Strict New Gun Laws in Vermont Raise Age to 21
In the wake of the Parkland shooting, Vermont went from having some of the least restrictive gun control laws to some of the strictest. Last week, Governor Phil Scott signed three bills into law raising the age to buy firearms to 21, banning high-capacity magazines, and making it easier to take guns from people who pose a threat or keep them from buying guns in the first place.
The AP calls it "the first significant gun ownership restrictions in state history," and according to CBS, the new law may have already been used to prevent a suspected school shooter from acquiring a gun.
Change in Law
The new Vermont gun control law also expands state background checks and bans bump stocks, which are devices that allow semiautomatic rifles to fire more rapidly. Additional measures allow law enforcement officers to prohibit gun ownership for people considered at risk of harming themselves or others, or arrested or cited for domestic assault.
"This is not the time to do what's easy," the Governor Scott said as he signed the bills into law, "it's time to do what's right."
Change of Mind
That wasn't always his stance on gun control. The New York Times notes that the day after the Parkland shooting, Scott said he saw no need for new gun laws. He changed his mind a day later, after a teenager was arrested and accused of planning a school shooting in Fair Haven.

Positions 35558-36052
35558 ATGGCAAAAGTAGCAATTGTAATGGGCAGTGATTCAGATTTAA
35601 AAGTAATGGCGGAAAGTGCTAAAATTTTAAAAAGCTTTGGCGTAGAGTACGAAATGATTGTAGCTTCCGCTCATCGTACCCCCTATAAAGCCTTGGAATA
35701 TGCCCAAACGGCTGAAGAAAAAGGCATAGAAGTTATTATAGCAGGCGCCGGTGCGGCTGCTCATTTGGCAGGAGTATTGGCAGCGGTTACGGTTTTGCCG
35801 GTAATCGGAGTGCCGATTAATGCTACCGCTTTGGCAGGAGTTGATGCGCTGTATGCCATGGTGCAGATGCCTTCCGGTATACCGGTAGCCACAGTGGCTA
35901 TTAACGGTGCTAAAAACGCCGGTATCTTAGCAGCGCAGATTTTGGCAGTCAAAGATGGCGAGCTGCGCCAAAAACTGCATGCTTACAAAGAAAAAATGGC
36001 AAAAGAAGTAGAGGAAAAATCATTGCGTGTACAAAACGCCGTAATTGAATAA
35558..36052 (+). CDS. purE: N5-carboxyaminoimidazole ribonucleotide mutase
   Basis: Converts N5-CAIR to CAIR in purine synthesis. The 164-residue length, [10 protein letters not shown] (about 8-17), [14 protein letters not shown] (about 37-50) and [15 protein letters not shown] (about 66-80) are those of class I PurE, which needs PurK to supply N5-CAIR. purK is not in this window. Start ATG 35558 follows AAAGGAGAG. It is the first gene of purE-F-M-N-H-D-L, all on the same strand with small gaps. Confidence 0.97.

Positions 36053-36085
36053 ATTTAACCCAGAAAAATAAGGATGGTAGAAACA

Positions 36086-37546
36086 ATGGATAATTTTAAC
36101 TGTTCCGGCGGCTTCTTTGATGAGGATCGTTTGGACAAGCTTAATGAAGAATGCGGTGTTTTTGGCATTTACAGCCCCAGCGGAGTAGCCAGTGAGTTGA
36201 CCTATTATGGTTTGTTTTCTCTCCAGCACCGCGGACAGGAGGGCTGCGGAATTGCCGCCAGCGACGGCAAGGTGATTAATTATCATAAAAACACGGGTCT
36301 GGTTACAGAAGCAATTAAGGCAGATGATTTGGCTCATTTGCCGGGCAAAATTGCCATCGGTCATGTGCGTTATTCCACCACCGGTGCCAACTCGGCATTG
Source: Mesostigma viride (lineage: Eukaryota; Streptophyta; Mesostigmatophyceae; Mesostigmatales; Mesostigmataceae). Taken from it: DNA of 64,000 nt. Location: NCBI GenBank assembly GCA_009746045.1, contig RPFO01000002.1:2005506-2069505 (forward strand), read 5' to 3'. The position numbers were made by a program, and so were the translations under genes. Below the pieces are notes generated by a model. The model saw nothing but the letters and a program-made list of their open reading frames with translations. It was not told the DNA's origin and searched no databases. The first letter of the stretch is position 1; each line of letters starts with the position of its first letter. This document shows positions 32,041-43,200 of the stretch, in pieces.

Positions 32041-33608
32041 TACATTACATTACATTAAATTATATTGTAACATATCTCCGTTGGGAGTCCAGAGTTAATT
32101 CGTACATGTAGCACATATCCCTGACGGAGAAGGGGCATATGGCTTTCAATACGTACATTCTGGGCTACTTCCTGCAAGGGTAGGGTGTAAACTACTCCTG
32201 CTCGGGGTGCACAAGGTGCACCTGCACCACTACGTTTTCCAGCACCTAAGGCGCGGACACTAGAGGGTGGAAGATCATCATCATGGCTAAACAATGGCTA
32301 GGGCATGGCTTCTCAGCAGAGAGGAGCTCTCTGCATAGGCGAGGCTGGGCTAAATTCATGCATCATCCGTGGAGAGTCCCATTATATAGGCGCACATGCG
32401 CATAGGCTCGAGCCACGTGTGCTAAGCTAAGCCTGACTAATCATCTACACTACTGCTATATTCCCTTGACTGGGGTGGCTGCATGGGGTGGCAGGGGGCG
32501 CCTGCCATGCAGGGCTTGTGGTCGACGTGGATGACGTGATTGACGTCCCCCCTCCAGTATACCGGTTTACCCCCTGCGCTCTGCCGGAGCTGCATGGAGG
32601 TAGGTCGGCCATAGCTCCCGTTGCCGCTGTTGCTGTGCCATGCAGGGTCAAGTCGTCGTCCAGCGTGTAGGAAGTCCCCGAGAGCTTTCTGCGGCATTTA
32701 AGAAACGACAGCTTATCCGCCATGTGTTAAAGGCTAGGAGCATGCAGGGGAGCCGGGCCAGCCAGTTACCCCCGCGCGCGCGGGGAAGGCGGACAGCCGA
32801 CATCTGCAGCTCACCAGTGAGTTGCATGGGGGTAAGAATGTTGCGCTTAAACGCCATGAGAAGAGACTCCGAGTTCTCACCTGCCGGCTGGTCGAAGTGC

That teenager was Jack Sawyer, who prosecutors say kept a diary called "Journal of an Active Shooter" and made detailed plans for a shooting at Fair Haven Union High School. Sawyer's alleged goal was to kill more people than in any other school shooting. Sawyer remains in custody on attempted aggravated murder and other charges, and a bail hearing is set for this week.
But the judge in the case already used the new Vermont law -- passed a day prior -- to sign an extreme risk protection order finding that Sawyer poses an extreme risk of physical harm to himself and others, and prohibiting him from owning a dangerous weapon.
Vermont's new gun law might've thwarted one mass shooting, and may be used to prevent others in the future.